Attitudes, Behavior, and Social Context: The Role of Norms and Group Membership

By Deborah J. Terry; Michael A. Hogg | Go to book overview

identity and, consequently, trigger increased processing. In some circumstances, for example, when the message was strong, this increased processing could result in acceptance of an appeal delivered by an outgroup member.

At a more general level, this program of research highlights the important impact of who says what to whom. The identity, shared or otherwise, of the individuals in source and audience roles can have considerable impact on both the processing and eventual effectiveness of persuasive appeals. Such results remind us that even when message variables appear to determine persuasion, the cognitive processes that mediate their effectiveness often presuppose, assume, and depend on an appropriate social context. The role of assumed consensus or social agreement, for example, seems to be a particularly important concept that should receive more attention in persuasion research. As Kelley ( 1952) made clear, consensus information is a powerful determinant of informational validity, leading as it does to external attributions. In addition to the impact that explicit consensus has in conformity and majority influence situations, consensus may have much wider effects because it is implicitly assumed. Phenomena such as false consensus and pluralistic ignorance no doubt owe their persuasive capacity to perceived consensus. Additionally, the persuasive power of statistical and expert evidence also may reside in their appearing to embody an appropriate consensus. Thus, social processes are just as essential to conferring validity on information and producing persuasion as are the more popularly investigated cognitive processes. With the means of assessing the processing pathways by which distal factors make their persuasive contribution now in hand, the time is ripe for a return to concern with social psychology's early focus on the social roots of persuasion and an integration of the persuasion and social influence literatures is now in order.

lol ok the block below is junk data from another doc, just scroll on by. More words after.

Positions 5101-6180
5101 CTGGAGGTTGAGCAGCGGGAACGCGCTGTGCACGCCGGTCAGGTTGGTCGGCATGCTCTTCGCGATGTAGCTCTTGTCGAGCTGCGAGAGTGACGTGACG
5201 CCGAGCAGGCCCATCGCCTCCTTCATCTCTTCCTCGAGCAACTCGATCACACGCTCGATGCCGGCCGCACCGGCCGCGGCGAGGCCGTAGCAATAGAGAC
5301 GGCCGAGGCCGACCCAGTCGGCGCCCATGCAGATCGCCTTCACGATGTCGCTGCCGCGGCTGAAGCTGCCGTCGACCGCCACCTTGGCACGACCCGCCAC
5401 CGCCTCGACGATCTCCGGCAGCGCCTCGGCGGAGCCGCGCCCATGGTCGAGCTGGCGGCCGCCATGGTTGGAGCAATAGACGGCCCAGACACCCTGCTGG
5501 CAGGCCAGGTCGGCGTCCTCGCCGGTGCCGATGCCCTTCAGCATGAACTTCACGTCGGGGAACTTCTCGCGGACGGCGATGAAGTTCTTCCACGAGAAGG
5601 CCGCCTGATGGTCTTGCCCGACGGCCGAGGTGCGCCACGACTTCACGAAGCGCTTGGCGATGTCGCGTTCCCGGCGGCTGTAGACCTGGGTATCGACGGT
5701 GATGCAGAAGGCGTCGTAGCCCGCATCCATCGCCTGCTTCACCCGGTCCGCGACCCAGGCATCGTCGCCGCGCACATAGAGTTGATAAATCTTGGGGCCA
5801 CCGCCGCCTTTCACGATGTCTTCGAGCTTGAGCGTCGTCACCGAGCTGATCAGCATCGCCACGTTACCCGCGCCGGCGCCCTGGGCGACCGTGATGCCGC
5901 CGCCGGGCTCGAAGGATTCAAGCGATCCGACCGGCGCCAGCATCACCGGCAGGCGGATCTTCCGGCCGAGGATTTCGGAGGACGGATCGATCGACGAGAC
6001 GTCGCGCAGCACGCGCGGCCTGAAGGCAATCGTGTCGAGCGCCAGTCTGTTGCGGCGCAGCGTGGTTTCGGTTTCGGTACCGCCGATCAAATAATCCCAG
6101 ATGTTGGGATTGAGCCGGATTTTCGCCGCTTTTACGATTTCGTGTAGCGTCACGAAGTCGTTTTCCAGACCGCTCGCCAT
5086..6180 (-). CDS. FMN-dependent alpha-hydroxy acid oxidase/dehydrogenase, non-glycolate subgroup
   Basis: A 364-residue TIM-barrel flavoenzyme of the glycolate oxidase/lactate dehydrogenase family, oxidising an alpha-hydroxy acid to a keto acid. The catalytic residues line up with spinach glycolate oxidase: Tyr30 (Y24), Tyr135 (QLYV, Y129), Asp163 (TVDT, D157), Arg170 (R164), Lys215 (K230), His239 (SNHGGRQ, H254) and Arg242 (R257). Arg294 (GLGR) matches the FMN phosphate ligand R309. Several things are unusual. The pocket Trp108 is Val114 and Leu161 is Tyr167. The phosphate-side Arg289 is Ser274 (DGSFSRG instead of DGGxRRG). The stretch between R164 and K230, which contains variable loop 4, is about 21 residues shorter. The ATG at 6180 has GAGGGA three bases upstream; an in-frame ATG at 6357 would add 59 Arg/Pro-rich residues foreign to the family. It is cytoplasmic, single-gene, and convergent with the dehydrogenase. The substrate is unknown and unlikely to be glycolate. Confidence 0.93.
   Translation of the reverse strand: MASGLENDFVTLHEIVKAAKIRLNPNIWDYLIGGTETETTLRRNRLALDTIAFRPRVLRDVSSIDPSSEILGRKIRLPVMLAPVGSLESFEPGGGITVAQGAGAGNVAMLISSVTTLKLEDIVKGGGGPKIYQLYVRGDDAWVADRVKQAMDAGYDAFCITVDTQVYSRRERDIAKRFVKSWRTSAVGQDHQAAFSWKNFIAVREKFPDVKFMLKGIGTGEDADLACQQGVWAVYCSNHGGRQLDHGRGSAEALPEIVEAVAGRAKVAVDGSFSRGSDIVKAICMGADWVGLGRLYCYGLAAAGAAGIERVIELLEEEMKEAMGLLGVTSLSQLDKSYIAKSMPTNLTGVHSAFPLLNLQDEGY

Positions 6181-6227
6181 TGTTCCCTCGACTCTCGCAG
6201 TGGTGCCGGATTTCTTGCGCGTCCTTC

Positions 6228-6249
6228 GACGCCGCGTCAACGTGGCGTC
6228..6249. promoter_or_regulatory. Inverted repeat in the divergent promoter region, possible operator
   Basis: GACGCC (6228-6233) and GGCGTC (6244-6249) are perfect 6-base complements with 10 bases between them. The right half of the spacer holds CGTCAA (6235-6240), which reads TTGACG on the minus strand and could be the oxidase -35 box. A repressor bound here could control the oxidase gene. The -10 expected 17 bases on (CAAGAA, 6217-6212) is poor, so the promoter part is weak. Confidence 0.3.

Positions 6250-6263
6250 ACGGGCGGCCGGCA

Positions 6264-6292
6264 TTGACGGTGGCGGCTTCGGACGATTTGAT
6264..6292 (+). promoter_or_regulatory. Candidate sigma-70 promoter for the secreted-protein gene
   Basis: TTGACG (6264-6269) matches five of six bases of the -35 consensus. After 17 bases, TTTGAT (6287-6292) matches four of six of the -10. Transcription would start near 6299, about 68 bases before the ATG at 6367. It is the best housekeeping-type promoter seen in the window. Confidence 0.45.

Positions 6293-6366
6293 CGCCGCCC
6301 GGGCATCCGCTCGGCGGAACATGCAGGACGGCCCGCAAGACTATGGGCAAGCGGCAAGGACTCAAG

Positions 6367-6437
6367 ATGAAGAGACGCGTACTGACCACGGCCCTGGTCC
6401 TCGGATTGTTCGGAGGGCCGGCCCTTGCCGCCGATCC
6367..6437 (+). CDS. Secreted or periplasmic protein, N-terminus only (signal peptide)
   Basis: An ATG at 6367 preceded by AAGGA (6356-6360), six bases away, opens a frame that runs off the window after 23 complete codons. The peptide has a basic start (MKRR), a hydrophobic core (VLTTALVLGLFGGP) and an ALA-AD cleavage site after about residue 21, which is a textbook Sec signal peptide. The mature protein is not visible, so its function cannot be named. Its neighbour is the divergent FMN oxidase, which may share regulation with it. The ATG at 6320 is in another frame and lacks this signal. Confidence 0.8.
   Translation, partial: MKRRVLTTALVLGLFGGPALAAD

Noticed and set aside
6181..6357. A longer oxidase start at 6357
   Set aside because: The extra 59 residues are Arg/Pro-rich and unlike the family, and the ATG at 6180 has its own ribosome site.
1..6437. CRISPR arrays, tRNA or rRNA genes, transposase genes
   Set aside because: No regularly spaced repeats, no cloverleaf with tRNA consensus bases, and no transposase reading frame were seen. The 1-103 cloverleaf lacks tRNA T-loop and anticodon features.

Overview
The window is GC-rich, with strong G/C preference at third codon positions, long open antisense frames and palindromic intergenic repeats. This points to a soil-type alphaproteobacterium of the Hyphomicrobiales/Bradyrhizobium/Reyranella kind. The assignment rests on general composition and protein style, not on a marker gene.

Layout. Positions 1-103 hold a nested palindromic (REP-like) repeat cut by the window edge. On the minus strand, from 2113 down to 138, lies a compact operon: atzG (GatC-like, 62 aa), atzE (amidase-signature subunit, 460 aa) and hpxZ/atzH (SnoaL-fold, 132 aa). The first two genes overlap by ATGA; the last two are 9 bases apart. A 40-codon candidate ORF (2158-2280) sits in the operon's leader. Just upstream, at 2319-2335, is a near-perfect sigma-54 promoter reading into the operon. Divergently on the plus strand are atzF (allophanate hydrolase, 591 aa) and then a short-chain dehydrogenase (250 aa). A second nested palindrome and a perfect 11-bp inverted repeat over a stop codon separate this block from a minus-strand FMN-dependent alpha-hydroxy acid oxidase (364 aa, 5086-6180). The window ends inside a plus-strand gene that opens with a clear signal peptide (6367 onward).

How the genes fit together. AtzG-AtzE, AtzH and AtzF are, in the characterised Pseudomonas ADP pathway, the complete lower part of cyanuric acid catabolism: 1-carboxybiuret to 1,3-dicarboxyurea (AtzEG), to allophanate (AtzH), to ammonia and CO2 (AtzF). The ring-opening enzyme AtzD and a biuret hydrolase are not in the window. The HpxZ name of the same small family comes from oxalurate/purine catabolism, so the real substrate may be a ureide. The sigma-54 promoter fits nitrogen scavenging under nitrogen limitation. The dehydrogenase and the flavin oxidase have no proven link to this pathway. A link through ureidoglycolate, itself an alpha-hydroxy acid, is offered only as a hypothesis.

ACKNOWLEDGMENTS

This chapter was written with the partial support of Grant SBR 9507628 from the National Science Foundation to Diane Mackie and a National Science Foundation Graduate Fellowship to Sarah Queller.

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